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Water Ecological Concerns

Industrial-Scale Solar Near Waterways-Wetlands Can Lead To Catastrophic Water - Ecological Disasters

The neighbors exlain since last fall, every time it rains, a little more of their land is being washed away by excess stormwater runoff from Dominion Energy’s Belcher Solar Project.

The week before, the project in Essex County was celebrated by officials. Only a half inch of rain caused this environmental disaster, feeding into the Rappahannock River and Chesapeake Bay watershed, in Virginia.


By: Mark Holmberg

Posted Feb 08, 2018

ESSEX COUNTY, Va. -- Gary McCauley of Essex County knows construction and he knows the Muddy Gut Creek watershed where he’s spent most of his 63 years.

Never for a minute did he believe anyone, or any company would be allowed to build in such a way that an untold number of tons of muddy sediment would blast through the ditches, the sleepy creek and into the Rappahannock River, all part of the Chesapeake Bay watershed.


“Mud coming in from the solar farm, all the way up the road, down in Muddy Gut Creek, which feeds right into the river,” he said as he looked at the mud-clogged ditches by the creek. Read full article.

Uncontrolled storm water runoff and erosion are well-documented byproducts of industrial-scale solar construction. This massive increase in watershed sedimentation impacts all downstream rivers and waterways. Water contamination doesn’t stop with the end of construction. Removal of all trees and deep-rooted plants, along with inadequate stormwater controls lead to runoff, erosion and water contamination issues. These power plants should not be sited on agricultural land, near wetlands and waterways and away from residents whose groundwater and environment could be damaged.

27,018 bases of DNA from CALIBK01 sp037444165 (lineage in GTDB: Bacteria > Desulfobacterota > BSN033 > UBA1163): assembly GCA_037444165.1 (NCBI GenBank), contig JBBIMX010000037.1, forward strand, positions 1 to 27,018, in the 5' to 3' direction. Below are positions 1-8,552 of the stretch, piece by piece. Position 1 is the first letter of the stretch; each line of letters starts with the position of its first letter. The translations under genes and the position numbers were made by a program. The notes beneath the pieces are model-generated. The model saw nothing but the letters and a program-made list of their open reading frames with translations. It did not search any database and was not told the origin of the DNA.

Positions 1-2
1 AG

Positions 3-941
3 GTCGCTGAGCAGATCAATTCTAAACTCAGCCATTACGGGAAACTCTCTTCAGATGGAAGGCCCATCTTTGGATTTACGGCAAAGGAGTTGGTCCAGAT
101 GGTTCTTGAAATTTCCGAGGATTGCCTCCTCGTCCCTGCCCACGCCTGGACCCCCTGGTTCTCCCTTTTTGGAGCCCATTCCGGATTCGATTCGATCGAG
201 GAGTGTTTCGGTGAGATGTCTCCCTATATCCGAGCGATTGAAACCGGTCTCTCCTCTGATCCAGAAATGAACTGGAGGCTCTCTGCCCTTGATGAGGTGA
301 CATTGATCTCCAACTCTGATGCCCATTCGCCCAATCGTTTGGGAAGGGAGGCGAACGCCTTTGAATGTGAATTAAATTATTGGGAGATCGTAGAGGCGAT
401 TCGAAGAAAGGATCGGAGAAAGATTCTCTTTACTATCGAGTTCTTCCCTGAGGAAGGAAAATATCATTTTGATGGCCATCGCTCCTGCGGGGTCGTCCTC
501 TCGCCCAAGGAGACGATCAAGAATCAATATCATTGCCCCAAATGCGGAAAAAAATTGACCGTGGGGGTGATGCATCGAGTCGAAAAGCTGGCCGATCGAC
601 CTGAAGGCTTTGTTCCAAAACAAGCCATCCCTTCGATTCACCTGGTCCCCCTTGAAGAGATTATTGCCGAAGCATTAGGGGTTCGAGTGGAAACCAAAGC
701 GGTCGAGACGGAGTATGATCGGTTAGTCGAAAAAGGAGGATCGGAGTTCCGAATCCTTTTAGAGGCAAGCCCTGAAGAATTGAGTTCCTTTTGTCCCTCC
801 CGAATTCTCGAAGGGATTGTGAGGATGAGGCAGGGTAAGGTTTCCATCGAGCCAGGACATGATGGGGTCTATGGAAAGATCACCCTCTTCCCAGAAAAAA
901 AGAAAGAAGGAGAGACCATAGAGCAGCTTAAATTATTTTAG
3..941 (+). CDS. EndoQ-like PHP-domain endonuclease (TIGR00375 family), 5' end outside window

Our advice to fellow citizens if an industrial-scale solar plant application is being proposed in an inappropriate and disastrous area?

1. Share materials and raise awareness, with your community, planning commission and board of supervisors.

2. Start to document heavy rainfall (collecting and submitting photos-videos) to your local county.

3. Engage with your local environmental organizations-groups, to submit opposing letters (view examples here).

4. Gather land owners-farmers-organizations to speak about the water issues and why the land isn't right for industrial-scale solar on agricultural-rural-forestry land.

5. View the 3 important points at the bottom of this page to cover off in your community planning meetings.

Guidance and Site Plans “Isn’t Enough” When The Rain Falls And Soil Is Exposed. If Solar Poses Water Concerns, Then It Should Be Rejected.

Culpeper Faces Disastrous Water Run-Off Consequences that Lead Into The Rapidan River - Chesapeake Bay Watershed, Which Have Not Been Addressed

Uncontrolled runoff of water and topsoil is a well-documented byproduct of large-scale solar project site development. The sites targeted by solar developers include wetlands, streams and tributaries that feed into the Rapidan River and ultimately to the Chesapeake Bay.


This is a photo of the Radian River in Culpeper, which frequently floods as seen here in 2019.

“It’s like any other large-scale development. When you remove the forest cover and plants, it exposes the soil” and runoff results during rainstorms.
“Smaller communities don’t have the professional staff to manage large-scale projects,” and they are caught off guard, Ricci said.
Read Full Article

Culpeper Flooding (5 videos) 12 Nov, 202...